- After you are in the city, then take either local trains or a short-range taxi to your final destination.

Here’s how I would apply my checklist if I were traveling from Narita Airport to Hotel Mystays Asakusabashi:

- When I land, I could probably use some cash to cover any expenses during my first few days, so I will want to go to an ATM.

- Learning from my mistake on trip #1, I would go to the luggage delivery counter to forward my large piece(s) of luggage.

- After that, there are a few things that I can consider, noting that the hotel is near two train stations: a JR station that is one stop away from Tokyo’s Akihabara, the electronics district, as well as a subway line that offers direct and connecting service to Narita and Haneda Airports.

1) If I wanted to take something comfortable, I could take the Japan Railways Narita Express. Right now, they are offering a special one-way price of 1,500 yen per person for foreign tourists, traveling from Narita Airport to ANY JR station in Tokyo. You take the Narita Express into the city, then change to a regular commuter train to go to a station near your destination. So, I could take three trains – Narita Express to Tokyo Station, Yamanote Line to Akihabara, and Sobu Line to Asakusabashi  – and pay just 1,500 yen for the entire trip. If I feel like taking three trains is too much, I could get off at Tokyo Station and change to a taxi, which would cost an extra 1,600 yen (800 yen per passenger for 2 people).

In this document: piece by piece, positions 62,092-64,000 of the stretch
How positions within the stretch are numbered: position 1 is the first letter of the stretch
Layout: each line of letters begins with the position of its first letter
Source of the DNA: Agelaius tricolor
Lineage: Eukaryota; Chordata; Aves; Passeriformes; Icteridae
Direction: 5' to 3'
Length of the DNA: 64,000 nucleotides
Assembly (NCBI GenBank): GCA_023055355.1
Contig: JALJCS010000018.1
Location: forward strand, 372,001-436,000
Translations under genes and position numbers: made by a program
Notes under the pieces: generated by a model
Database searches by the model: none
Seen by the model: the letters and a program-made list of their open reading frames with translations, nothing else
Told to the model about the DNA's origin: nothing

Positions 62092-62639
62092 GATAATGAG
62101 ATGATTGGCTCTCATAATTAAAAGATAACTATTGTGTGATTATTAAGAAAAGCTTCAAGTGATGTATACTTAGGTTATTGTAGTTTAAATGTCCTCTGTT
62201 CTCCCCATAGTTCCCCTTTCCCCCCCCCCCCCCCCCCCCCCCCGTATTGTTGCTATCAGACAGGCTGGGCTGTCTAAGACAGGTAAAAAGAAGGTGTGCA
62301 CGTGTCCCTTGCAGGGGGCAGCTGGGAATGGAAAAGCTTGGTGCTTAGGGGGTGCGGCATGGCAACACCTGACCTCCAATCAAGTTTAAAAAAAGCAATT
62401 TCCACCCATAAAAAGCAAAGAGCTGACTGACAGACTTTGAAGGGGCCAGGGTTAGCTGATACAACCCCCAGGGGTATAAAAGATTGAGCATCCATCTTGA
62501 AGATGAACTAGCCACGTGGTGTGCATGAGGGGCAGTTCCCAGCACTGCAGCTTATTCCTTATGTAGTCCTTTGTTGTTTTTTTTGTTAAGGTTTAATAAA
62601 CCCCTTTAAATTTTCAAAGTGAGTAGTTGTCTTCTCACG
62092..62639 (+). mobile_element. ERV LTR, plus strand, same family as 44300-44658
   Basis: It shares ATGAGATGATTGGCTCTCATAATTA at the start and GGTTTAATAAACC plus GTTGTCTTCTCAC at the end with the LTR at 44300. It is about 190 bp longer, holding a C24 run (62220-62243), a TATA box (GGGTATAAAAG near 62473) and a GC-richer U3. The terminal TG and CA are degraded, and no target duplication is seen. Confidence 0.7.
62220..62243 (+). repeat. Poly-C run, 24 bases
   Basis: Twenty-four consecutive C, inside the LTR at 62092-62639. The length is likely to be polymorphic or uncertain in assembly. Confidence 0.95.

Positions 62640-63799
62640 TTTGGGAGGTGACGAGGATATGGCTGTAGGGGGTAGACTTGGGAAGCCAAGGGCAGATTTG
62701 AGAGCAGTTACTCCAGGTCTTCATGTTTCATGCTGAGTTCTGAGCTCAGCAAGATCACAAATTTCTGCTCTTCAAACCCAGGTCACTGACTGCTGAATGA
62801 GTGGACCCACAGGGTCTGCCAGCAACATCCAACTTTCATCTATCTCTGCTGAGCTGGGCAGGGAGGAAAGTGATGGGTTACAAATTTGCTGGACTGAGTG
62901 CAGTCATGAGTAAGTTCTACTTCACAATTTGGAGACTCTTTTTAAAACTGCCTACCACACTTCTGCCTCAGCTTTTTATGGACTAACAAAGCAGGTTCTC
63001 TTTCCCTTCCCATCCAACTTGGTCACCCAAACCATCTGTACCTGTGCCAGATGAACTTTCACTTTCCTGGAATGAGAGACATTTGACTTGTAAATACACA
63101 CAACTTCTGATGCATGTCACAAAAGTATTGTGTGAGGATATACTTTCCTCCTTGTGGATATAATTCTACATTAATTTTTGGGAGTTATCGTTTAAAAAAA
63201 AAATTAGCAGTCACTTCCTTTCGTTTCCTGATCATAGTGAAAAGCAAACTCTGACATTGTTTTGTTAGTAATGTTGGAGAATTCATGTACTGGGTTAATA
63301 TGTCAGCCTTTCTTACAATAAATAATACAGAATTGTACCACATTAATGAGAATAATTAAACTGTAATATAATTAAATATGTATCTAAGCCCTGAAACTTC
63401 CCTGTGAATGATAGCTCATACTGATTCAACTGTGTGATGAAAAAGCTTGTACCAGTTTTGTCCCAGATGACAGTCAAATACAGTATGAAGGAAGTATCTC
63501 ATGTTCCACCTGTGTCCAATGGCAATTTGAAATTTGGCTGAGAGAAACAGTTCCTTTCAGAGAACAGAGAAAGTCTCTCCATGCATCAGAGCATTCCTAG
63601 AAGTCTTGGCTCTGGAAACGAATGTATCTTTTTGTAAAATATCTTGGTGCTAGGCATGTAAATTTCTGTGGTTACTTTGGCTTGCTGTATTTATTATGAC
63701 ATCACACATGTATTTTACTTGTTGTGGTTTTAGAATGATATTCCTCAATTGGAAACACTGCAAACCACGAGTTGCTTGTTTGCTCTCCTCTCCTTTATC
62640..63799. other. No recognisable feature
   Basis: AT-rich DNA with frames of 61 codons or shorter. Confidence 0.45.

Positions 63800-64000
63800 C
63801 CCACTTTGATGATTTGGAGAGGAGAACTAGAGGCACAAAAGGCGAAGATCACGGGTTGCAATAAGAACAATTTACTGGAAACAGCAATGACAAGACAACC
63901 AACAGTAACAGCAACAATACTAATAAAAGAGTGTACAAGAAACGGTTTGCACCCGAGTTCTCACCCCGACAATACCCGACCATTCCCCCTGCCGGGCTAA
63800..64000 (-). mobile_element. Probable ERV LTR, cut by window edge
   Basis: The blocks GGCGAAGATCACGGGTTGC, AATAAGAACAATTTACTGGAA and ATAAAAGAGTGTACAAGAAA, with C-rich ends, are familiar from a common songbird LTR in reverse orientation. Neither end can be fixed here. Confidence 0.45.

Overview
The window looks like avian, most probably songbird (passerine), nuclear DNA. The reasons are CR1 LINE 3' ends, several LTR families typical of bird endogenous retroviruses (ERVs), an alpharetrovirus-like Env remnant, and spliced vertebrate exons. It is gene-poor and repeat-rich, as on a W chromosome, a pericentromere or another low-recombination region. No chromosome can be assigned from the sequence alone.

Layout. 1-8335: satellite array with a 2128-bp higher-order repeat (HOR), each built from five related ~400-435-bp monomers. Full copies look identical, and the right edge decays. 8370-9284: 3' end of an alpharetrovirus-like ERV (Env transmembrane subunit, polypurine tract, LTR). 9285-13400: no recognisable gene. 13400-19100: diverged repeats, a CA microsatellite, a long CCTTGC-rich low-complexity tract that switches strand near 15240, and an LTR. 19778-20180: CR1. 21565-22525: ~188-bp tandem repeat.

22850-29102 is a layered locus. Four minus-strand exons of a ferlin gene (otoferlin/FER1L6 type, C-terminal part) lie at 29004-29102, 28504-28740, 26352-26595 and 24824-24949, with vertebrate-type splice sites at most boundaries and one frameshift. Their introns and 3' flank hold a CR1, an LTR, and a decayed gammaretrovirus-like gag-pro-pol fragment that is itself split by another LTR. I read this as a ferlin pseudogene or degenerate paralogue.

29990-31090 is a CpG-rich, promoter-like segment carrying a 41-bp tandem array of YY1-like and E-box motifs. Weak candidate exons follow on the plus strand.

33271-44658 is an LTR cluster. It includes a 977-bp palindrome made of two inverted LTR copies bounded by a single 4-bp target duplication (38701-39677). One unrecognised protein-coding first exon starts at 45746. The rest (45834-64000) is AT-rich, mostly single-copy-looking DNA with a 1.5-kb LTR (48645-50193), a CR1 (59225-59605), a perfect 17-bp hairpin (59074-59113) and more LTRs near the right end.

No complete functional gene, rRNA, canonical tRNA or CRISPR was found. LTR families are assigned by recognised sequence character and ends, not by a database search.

2) I could take the Keisei Skyliner, which is on the other train line that runs out of Narita Airport. It’s the fastest, traveling between the airport and Tokyo’s Ueno in as little as 41 minutes. Keisei sells discounted vouchers for foreign tourists at a cost of 2,200 yen (a 270 yen discount) on their website, which are then turned in for tickets on the next available Skyliner. With this I could go to Keisei Ueno station and take a taxi from there to the hotel at a cost of around 1,100 yen (550 yen per passenger for 2 people). If I felt like continuing on by train, I could get off at Nippori, which is directly connected by the JR, and take two trains to Asakusabashi for only 160 yen.

3) If I arrived early enough in the day, I could just take a commuter train from Narita Airport directly to Asakusabashi station on the Toei Asakusa Subway Line – only a few blocks from the hotel – for 1,290 yen if I didn’t mind the other commuters. If arriving later in the day I’d have to change trains once but the fare would still be the same.

4) If I wanted to, I could still use the limousine bus…. Right now, the limousine bus service is offering an anniversary campaign fare of 1,900 yen (a discount of 1,100 yen) from Narita Airport to the company’s Tokyo City Air Terminal (TCAT) in Hakozaki, good until the end of 2014. From TCAT I could go to the connected subway station and take two subway trains to Asakusabashi (280 yen) or take a taxi to the hotel (1,600 yen for the ride).

5) I could also take the budget 1,000 yen bus into Tokyo. I could get off at Tokyo Station and take two JR trains to Asakusabashi (160 yen) or take a taxi to the hotel (1,600 yen).